Obituary: Janet Leach

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The Independent Online
Janet Leach was a major post-war potter who, although married to Bernard Leach, the most important and influential studio potter of the 20th century, only accepted in part his ideas about what made a good pot, and instead developed her own highly distinctive style, combining throwing on the potter's wheel with hand building.

Despite her commitment to the Leach Pottery at St Ives, in Cornwall, she succeeded in establishing her own international reputation in the 1970s and 1980s for ceramics which were quite different in mood and appearance to those of her more famous husband. Powerful and often monumental, her pots reflect the strength and determination of her character.

Like many artists who work with clay, Janet Leach did not come into contact with the material until she was in her early thirties. She was born Janet Darnell, in Grand Saline, a small town in Texas, in 1918, an only child of parents whose families had travelled to Texas by horse and wagon.

From early on she showed an aptitude for art, especially sculpture, though, given the economic depression of the time, there was little money to fund her studies. In the absence of any better materials she used to whittle wood and sandstone with the Swiss army knives which her grandfather, a policeman, picked up from the criminals he arrested. For a short period she went to a small art school in Dallas, drawing local prostitutes, who were only too pleased to pose. For a time she helped create dioramas depicting aspects of Texan history, but she saved assiduously to enable her to move to New York and begin a career as a sculptor.

With a friend, Janet travelled to New York by Greyhound bus, arriving with an accent so broad she felt almost as much a foreigner in the city as she was to do later living in Japan. She worked as an unpaid assistant to the sculptor Robert Cronbach before becoming involved in the Federal Works Art Project. The attack on Pearl Harbor in 1941 brought this to an end, and although she was briefly married to Joe Turino, an Italian shipyard worker, they had little in common, and she refused to have children, to delay his entry into the forces.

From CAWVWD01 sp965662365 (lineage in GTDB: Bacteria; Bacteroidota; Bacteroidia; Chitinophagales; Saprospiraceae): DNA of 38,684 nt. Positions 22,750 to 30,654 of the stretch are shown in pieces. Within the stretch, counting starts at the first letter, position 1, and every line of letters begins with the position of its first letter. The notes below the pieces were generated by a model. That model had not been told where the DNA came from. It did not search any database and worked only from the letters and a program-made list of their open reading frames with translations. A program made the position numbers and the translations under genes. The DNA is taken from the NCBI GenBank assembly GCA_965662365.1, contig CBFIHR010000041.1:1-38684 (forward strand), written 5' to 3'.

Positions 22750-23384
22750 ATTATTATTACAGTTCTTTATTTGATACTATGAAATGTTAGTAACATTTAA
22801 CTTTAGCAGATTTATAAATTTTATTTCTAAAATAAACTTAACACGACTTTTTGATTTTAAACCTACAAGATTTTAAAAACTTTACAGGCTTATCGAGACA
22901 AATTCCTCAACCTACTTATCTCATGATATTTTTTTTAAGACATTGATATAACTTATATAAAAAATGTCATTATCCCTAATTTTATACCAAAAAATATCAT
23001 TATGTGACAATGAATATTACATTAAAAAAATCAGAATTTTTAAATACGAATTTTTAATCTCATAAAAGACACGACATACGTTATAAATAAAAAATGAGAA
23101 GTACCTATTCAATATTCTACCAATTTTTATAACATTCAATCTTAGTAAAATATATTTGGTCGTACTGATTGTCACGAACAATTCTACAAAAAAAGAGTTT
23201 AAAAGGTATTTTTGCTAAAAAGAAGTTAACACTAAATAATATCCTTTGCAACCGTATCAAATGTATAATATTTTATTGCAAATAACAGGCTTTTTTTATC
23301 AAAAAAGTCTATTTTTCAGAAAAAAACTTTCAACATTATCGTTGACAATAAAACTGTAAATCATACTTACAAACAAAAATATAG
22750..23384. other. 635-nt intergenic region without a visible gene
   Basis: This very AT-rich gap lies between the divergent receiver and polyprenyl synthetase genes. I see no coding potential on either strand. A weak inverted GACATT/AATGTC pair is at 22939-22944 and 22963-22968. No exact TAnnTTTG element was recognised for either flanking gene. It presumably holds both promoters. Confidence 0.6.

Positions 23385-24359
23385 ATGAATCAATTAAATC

Politically aware, involved in Communism and strongly anti-Fascist, like many others she had been shocked by the Nazi-Soviet pact of 1939. When the United States entered the Second World War, she took a job in the shipyard, learning skilled tasks such as welding, traditionally carried out by men, and riding to work on an ex-army 32cc motorcycle, nicknamed Dude. Although she continued to make sculpture after the war ended, it seemed a difficult career for a woman, a notion she shared with Barbara Hepworth when the two became close friends in St Ives.

Her first introduction to clay was at the Inwood Pottery outside New York, run by two elderly sisters, one of whom had won a Gold Medal in Paris. Here Janet learned how to throw pots and was lent an early copy of Bernard Leach's ground-breaking text A Potter's Book (1940), which made a tremendous impact on her. For a time she combined making pots with teaching the subject at Rockland State Hospital, a large New York State mental institution.

A move to Spring Valley, 25 miles from New York, brought her into contact with the Steiner community and anthroposophy. From their threefold concept, which can be interpreted as head, heart and hand, she developed a triangle for the seal she stamped on her pots, and which she continued to use throughout her life.

Feeling the need for more serious instruction, she attended a summer course at Alfred University under Charles Harder in 1950, meeting other young potters for the first time, and realised the depth of her own involvement with pottery, though she was at a loss to know how to proceed. The news that Bernard Leach was planning a lecture tour with the Japanese potter Shoji Hamada and the writer Soetsu Yanagi promised contact with people who understood pottery and its relevance in life, and her meeting with them proved to be a major turning-point.